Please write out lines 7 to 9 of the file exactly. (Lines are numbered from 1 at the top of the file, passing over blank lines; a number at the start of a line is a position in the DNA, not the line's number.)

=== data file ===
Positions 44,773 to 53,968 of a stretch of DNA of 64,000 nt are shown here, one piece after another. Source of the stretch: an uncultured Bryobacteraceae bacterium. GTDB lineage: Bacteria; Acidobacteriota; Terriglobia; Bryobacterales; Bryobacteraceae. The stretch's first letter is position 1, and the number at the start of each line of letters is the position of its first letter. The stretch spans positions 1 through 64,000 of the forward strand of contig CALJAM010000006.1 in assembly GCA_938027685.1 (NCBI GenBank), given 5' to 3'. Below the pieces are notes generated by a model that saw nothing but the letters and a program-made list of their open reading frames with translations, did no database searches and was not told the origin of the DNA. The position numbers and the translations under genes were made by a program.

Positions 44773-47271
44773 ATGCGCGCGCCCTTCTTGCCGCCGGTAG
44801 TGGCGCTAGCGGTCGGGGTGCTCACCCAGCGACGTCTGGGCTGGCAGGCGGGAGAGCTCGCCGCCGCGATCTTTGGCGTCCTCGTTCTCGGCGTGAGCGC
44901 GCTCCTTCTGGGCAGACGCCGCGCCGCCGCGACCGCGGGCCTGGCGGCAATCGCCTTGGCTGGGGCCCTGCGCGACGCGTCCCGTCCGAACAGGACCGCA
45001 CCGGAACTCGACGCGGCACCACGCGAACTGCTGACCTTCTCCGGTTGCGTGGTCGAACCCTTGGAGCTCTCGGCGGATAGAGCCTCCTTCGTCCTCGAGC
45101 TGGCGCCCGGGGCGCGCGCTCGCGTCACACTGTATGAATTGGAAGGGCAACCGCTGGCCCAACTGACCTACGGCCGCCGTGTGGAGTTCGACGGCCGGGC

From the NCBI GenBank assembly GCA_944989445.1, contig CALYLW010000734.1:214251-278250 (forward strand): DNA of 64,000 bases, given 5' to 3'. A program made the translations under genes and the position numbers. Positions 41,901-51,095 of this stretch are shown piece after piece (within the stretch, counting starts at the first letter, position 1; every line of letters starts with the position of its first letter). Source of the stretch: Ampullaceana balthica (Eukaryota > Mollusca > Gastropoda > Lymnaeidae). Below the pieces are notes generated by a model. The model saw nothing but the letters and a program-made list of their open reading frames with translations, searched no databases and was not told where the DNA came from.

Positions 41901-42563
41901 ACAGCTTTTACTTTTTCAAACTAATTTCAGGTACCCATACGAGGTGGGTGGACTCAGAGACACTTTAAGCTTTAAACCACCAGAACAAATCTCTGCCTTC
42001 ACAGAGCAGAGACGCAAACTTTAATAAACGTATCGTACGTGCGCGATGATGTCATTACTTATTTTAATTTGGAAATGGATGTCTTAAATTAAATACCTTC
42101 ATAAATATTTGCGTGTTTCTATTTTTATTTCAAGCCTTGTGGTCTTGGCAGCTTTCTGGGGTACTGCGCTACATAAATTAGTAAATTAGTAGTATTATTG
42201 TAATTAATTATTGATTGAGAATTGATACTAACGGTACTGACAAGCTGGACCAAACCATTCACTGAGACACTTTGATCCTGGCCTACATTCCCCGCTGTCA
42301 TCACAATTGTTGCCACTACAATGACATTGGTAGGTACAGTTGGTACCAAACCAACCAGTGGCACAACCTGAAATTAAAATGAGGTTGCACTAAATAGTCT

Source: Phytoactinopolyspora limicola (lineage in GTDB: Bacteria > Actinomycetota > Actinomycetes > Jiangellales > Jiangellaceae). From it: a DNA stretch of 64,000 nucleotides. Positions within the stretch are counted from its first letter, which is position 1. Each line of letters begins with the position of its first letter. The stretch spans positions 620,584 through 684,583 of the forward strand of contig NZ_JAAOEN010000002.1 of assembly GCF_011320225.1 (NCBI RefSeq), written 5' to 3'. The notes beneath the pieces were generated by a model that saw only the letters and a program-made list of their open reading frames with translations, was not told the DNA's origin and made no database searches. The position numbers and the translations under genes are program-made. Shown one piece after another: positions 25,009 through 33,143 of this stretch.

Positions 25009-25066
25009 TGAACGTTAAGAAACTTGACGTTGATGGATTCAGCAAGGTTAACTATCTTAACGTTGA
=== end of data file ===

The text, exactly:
45101 TGGCGCCCGGGGCGCGCGCTCGCGTCACACTGTATGAATTGGAAGGGCAACCGCTGGCCCAACTGACCTACGGCCGCCGTGTGGAGTTCGACGGCCGGGC

From the NCBI GenBank assembly GCA_944989445.1, contig CALYLW010000734.1:214251-278250 (forward strand): DNA of 64,000 bases, given 5' to 3'. A program made the translations under genes and the position numbers. Positions 41,901-51,095 of this stretch are shown piece after piece (within the stretch, counting starts at the first letter, position 1; every line of letters starts with the position of its first letter). Source of the stretch: Ampullaceana balthica (Eukaryota > Mollusca > Gastropoda > Lymnaeidae). Below the pieces are notes generated by a model. The model saw nothing but the letters and a program-made list of their open reading frames with translations, searched no databases and was not told where the DNA came from.

Positions 41901-42563